Canopy Housing Foundation: “Helping people find their way home”

By Brenda Hayden, 2019 Association/Canopy MLS President

At our “Opening Hearts, Opening Doors” grants luncheon, featured speaker Kathy Izard said this about our Canopy Housing Opportunity Foundation:

“I love how this foundation is helping people find their way home.”

I do, too.

The comment from Kathy means a lot. She played a big role in establishing Moore Place, an apartment community run by The Urban Ministry Center. The Druid Hills site houses chronically homeless individuals who receive support services to help them improve their lives. Moore Place opened in 2012 with 85 units and now has 120 as of early 2019.

At the luncheon on Sept. 4, Canopy Housing Foundation distributed more than $90,000. About 150 attended the event at Friendship Missionary Baptist Church. Grants went to eight regional Habitat chapters, 16 community grants recipients (a foundation record) and to The Relatives, the beneficiary of our Strides for Shelter Run/Walk on June 22.

YES Award, The Relatives

And as amazing as this sounds — this is only a portion of what Canopy Housing Foundation has been up to this year. We established a new award called “YES,” which stands for “Youth Excellence in Service.” Our first award, also given at the luncheon, went to two sisters who founded and run a club at Monroe High School that focuses on healthy relationships, including dating ones.

While that may not seem unusual for teenagers, this is: The White sisters, Mykia, 17, and Zarriah, 15, formed the Turning Point Teen Club as an outgrowth of having lived in a domestic violence shelter. They, their mom and other siblings lived at the shelter after escaping violence and sexual abuse in their home.

It was impressive that Mykia and Zarriah were motivated to do something — to make something happen to benefit someone else. These are our future leaders, and we need to encourage them. The sisters received plaques and a $500 contribution to a charity of their choice. They chose the organization that helped their family survive violence and abuse, Turning Point, in Monroe.

Also recognized at the luncheon was our Strides for Shelter event, which raised an impressive $25,222.22 after expenses. We presented a check in that amount to The Relatives, which provides housing and resources to homeless and runaway children. The money is going for a better van. The old one, with more than 100,000 miles on it, broke down a lot and made youngsters late for school and appointments.

At the luncheon, representatives from The Relatives didn’t know the check would be as large as it was, allowing them to purchase a van right away. “I’m overwhelmed,” Trish Hobson, the group’s executive director, told the crowd. “It’s amazing. We are grateful, grateful, grateful.”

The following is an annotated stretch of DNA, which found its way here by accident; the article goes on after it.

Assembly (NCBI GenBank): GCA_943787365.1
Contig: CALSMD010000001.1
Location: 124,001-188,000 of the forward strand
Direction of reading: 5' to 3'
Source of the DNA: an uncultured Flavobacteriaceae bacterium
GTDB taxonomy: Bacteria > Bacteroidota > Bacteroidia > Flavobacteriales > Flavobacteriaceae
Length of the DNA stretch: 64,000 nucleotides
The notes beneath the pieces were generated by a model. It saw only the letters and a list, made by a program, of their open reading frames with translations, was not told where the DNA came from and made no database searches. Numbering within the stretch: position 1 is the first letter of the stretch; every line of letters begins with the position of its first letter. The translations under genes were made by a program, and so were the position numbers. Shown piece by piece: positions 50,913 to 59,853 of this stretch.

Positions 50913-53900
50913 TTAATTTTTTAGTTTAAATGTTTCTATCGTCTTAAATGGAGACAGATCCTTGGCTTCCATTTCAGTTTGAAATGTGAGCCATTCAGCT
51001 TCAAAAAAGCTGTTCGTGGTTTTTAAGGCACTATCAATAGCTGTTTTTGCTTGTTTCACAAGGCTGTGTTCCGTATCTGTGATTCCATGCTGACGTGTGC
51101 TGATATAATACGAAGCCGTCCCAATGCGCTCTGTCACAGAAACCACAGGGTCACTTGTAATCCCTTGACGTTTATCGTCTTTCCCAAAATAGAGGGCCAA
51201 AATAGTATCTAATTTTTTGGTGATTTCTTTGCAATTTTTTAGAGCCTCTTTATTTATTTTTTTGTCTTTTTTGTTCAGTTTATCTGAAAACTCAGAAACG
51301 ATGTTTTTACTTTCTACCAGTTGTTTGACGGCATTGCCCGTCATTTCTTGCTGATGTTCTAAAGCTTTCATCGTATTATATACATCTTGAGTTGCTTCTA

Website, Pearl Society

Two other focuses of Canopy Housing Foundation this year have been creating a new website and establishing a new fundraising initiative, the Pearl Society.

The website, slated to debut early October, will have its own address apart from the Association’s website, giving it a public-facing presence. The site shares our foundation story in a visual, engaging and inclusive way. The site has video capability, shows smiling Realtor® volunteers and contains plenty of information. It also allows people with visual limitations to use assistive devices to access the site.

Another important emphasis this year at Canopy Housing Foundation is our Pearl Society. This is a special group of 100 foundation donors who are elevating us to the $1 million endowment level. We are 80% of the way toward a $200,000 goal for these major donors.

The name, Pearl Society, honors our new building on the edge of Pearl Street Park, a park that was once part of the African-American community of Brooklyn, a Second Ward neighborhood ended by urban renewal in the 1960s. Thanks to cooperation among leaders with our building project, midtown’s redevelopment and local government, the park is being renovated and has a new road beside it, Pearl Park Way.

Inside the front door of our new building will be a sculpture honoring these major donors to the Pearl Society. Each donor’s name will be on a key that hangs on the art piece, which evokes housing (a shotgun house, common in Brooklyn; and the keys) as well as the region’s tree canopy. We should have the art, which is by well-known artist Shaun Cassidy, in place before the end of the year.

It will be a celebratory touch to a memorable year for Canopy Housing Foundation.